Bermuda headquartered, hedge fund backed reinsurance firm Third Point Re is set to return to underwriting property catastrophe reinsurance next year, but this time for its own balance-sheet and as a way to help reduce its combined ratio.
Third Point Re, which is backed by hedge fund manager Dan Loeb’s Third Point LLC on the investment side of the business, used to underwrite property catastrophe reinsurance, but only for a managed catastrophe investment fund that it actively underwrote for until the end of 2014.
Third Point Re shuttered the catastrophe fund at the end of that year, folding some of its catastrophe management resources and also making a small investment into Hiscox’s insurance-linked securities (ILS) investment unit at the time.
The catastrophe fund had originally been launched alongside Hiscox, as a way for Third Point Re to earn income from catastrophe underwriting, despite the fact that at the time it did not fit its own underwriting mandate, which was for lower volatility and longer-tailed risks.
But now it seems property catastrophe reinsurance is back on the agenda, as Third Point Re President and Chief Executive Officer Rob Bredahl explained yesterday, “As part of our plan to reduce our combined ratio, we expect to begin writing a modest amount of property cat excess of loss beginning next year. To date, we have not written this class of business.”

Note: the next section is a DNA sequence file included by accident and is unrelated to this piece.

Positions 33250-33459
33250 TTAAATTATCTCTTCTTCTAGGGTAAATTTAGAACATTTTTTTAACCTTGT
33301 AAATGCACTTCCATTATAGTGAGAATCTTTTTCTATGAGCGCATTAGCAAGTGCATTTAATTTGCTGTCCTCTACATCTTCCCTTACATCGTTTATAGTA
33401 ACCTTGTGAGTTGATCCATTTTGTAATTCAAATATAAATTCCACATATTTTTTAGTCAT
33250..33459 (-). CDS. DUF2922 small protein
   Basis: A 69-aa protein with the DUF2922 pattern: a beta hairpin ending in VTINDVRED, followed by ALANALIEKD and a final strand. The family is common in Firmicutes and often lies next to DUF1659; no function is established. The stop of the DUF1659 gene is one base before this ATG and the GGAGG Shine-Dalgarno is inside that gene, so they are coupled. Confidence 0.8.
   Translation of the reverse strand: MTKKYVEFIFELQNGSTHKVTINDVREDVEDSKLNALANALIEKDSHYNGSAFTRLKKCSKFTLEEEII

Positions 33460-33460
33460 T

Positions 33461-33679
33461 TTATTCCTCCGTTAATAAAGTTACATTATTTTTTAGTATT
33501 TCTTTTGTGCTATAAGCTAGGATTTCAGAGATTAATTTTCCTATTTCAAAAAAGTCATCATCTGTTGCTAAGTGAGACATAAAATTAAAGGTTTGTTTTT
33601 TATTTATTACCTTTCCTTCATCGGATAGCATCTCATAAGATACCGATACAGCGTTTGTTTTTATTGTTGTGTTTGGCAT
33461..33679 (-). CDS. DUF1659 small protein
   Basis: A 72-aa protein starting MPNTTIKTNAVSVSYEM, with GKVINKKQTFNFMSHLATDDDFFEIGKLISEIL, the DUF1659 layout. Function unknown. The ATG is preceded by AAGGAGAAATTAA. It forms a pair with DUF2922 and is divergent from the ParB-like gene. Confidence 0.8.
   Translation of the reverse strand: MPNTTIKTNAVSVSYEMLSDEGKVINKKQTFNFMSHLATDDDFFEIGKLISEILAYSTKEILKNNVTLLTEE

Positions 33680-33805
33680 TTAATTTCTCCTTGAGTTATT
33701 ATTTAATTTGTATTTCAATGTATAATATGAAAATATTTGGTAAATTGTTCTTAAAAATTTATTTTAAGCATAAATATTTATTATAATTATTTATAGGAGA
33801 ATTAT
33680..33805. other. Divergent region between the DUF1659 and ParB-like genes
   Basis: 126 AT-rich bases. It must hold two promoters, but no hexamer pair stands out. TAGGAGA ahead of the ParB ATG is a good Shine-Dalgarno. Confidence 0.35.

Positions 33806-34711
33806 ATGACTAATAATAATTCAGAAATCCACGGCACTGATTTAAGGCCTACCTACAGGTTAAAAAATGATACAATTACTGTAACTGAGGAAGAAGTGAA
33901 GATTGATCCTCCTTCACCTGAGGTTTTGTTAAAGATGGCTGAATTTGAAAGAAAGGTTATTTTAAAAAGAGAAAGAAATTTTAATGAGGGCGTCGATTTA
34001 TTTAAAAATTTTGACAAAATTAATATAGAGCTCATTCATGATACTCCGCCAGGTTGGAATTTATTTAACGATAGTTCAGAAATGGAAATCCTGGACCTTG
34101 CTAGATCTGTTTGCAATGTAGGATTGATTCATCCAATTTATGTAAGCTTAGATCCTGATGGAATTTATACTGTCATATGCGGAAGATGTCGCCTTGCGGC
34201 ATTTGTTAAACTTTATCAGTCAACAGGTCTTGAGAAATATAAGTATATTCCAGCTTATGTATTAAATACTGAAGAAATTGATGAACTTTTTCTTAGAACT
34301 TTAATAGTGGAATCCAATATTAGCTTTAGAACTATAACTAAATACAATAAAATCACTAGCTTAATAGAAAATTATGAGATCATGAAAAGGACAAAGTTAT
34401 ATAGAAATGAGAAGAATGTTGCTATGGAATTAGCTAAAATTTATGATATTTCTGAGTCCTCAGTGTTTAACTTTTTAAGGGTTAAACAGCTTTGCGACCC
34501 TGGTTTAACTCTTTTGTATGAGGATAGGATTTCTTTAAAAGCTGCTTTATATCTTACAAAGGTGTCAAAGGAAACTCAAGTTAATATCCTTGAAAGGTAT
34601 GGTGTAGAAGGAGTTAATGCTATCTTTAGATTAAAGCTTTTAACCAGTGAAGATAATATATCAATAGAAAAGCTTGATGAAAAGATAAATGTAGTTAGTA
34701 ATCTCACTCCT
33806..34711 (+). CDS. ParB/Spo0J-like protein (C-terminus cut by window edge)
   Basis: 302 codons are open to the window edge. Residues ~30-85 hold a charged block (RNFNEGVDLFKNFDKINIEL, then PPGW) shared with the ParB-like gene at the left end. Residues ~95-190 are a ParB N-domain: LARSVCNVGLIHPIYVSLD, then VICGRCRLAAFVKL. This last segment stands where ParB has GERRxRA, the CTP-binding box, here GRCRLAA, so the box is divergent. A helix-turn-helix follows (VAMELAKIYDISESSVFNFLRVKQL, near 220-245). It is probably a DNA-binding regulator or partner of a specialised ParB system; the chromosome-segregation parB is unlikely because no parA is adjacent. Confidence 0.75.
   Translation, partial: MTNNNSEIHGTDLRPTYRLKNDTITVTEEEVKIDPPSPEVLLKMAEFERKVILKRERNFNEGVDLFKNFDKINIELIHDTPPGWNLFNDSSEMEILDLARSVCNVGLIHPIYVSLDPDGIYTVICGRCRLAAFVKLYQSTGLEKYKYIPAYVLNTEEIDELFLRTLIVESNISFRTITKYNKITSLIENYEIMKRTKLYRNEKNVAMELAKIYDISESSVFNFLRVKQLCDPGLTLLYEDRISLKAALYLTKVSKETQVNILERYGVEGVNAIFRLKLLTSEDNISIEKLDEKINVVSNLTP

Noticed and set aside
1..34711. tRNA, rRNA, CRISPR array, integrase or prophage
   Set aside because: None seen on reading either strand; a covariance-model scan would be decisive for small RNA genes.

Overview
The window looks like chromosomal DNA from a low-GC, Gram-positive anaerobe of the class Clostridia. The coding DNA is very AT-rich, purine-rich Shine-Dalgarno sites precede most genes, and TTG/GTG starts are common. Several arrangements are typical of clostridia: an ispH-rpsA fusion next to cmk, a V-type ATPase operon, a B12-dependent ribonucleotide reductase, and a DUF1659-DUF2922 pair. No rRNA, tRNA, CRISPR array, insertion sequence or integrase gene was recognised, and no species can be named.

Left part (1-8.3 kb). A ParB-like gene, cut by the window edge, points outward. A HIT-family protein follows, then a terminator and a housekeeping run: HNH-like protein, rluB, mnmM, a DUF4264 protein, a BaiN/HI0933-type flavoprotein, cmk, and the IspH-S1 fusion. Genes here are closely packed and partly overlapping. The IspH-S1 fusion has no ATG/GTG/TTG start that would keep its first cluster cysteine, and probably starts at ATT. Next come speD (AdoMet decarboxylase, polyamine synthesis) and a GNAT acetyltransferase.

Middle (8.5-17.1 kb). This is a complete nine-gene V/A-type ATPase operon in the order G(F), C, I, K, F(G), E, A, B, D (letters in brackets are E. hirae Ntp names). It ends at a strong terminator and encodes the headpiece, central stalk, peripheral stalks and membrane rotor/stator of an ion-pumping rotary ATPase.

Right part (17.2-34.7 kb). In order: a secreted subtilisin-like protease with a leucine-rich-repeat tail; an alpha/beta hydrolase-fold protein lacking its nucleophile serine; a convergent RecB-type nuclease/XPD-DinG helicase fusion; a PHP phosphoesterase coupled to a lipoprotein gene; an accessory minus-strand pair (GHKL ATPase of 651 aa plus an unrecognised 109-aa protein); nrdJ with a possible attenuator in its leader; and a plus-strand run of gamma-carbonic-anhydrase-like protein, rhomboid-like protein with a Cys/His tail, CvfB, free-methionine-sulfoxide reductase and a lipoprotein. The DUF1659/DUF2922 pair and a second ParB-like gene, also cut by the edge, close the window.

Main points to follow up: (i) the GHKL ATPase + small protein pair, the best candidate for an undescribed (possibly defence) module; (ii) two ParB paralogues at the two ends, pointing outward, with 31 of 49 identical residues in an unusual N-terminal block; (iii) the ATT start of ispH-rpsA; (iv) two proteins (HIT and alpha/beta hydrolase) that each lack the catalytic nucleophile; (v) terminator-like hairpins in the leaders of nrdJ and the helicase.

For their own book that is, having underwritten catastrophe reinsurance for third-party capital before.
While the property catastrophe business is high in volatility, it does tend to deliver a lower combined ratio across the longer-term and this addition could help Third Point Re get closer to its goal of underwriting profitability each quarter, while the investment returns are designed to drive the profits through the hedge fund investment strategy employed by Loeb.
Third Point Re’s combined ratio was 104.9% for the third-quarter and 104.3% year to date, both of which are an improvement on the prior year.
However the firm’s investment return was disappointing and led to a small loss for Q3.
It will be interesting to see how the diversification of the Third Point Re book to include catastrophe risk makes a difference to that, also whether the firm can use catastrophe risks to generate more profit on its balance-sheet, than it had previously for third-party investors.